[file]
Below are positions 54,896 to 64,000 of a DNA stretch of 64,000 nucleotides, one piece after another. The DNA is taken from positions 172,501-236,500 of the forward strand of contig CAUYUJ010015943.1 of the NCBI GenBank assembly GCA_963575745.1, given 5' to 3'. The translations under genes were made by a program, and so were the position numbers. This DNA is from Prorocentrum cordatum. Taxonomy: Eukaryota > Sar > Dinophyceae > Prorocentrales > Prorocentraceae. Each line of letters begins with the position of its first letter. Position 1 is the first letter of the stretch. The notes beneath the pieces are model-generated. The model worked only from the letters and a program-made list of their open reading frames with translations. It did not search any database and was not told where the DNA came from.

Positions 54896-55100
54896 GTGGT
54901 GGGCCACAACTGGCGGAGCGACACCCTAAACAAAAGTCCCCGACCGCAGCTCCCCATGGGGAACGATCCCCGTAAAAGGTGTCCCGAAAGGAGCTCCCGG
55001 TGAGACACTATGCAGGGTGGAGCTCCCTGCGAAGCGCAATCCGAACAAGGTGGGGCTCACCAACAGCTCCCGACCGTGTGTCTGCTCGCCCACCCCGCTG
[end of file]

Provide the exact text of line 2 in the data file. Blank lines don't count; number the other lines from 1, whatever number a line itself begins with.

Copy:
Positions 54896-55100